Where Rosenquist turned a slightly larger-than-life-size image of a jet bomber into an airbrushed field for tire treads, lightbulbs, a cake, a plate of canned spaghetti, a mushroom cloud, a scuba diver, and a smiling child beneath a hair dryer, Godard extrapolated the ready-made cinema icon Lemmy Caution (played here, as in a long-running series of French detective flicks, by American actor Eddie Constantine) into a future populated by comic-book characters. An assemblage of pop-culture artifacts, Alphaville was shot like a documentary on high-speed black-and-white film with available light; it unfolded almost entirely at night in an assortment of “new” Paris locations, including hotel lobbies, office buildings, shopping plazas, and the four-lane périphérique that encircled the city. “We are already living in the future,” Godard had told the press.

Mike Kuchar, Sins of the Fleshapoids, 1965, 16 mm,   color, sound, 43 minutes. Xar (Bob Cowan).

Alphaville was neorealist sci-fi, or, as Andrew Sarris would later describe it, “science fiction without special effects.” Cinema itself was the special effect. Godard represented everyday objects as futuristic gadgets. A Wurlitzer jukebox was a surveillance device, a Zippo lighter a secret radio transmitter; Alpha 60 (the computer that controlled the city of Alphaville) was, per the filmmaker, “a little three-dollar Philips fan, lit from below,” while the computer’s croaking voice was supplied by a man with a prosthetic larynx.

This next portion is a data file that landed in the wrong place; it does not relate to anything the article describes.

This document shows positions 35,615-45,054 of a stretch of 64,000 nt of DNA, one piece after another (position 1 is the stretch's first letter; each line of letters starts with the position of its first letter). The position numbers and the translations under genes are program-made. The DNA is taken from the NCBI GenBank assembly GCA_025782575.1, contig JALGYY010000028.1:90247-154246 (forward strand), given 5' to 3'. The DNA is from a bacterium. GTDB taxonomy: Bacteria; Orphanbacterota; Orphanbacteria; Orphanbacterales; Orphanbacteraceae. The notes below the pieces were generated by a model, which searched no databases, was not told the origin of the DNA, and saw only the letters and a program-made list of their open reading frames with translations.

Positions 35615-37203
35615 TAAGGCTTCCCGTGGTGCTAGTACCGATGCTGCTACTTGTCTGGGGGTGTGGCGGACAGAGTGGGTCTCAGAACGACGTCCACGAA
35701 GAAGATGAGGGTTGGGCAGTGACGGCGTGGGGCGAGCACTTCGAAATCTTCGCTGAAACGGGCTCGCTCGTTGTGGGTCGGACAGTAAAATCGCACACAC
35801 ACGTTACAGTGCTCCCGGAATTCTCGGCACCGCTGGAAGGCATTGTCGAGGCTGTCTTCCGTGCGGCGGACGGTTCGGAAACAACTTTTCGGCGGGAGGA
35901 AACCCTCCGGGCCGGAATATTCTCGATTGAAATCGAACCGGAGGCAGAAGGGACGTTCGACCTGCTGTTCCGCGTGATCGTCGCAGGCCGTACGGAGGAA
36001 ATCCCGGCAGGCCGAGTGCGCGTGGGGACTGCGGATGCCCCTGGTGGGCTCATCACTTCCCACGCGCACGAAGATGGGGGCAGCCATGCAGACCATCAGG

But really, the Now Future arrived in late ’64, when Castelli showed Andy Warhol’s “Flower Paintings” and David Bourdon began his Village Voice review of the show with a lengthy account of Wesley Barry’s Creation of the Humanoids, a sci-fi cheapster nearly as color-coded as Red Desert and more impoverished than Alphaville that hadn’t even been reviewed in the New York Times:

In “Creation of the Humanoids,” the survivors of World War III solve their labor shortage by creating humanoid robots. These “clickers” are blue, hairless, and often dangerously good-looking. Narcissistic women fall into programmed “rapport” with their humanoids. The big problem comes when the R-70s steal other robots off the assembly line and further humanize them into R-96s, which lack only four points to be human. The R-96s are sent out to infiltrate human society. The denouement comes when the heroine and the hero (a militant anti-humanoid who goes around throwing bombs at uppity “clickers”) discover themselves to be machines. This is the happy ending of what Andy Warhol calls the best movie he has ever seen.

And thus Barry’s movie became a Warhol film.

Sins of the Fleshapoids is my most movie movie.
It is a monument assembled to glorify Hollywood
and the “star” image that people can radiate.
—Mike Kuchar, 1965

AN ENIGMATIC PIECE OF WORK that bears a 1960 copyright but officially opened in Los Angeles during the summer of 1962 and seems to have circulated for several years at the bottom of various double bills, The Creation of the Humanoids was directed by a former child star of silent pictures from a script by Jay Simms, who soon after wrote the more hysterical postapocalyptic American International thriller Panic in Year Zero! (1962).

The Creation of the Humanoids was entirely devoid of exteriors and, for the most part, action. The set was thrillingly barren, partaking of a style that might be termed Moldy Danish Modern. As Robert Smithson wrote of the new shopping malls, “the lugubrious complexity of these interiors has brought to art a new consciousness of the vapid and the dull.” The Creation of the Humanoids was shot by a distinguished cinematographer, Hal Mohr, but the camera seldom moved. Rather, it considered performances that were at once utterly perfunctory and weirdly bursting with conviction, underscored by a looped, wailing sound track that suggested a soprano’s impression of a theremin.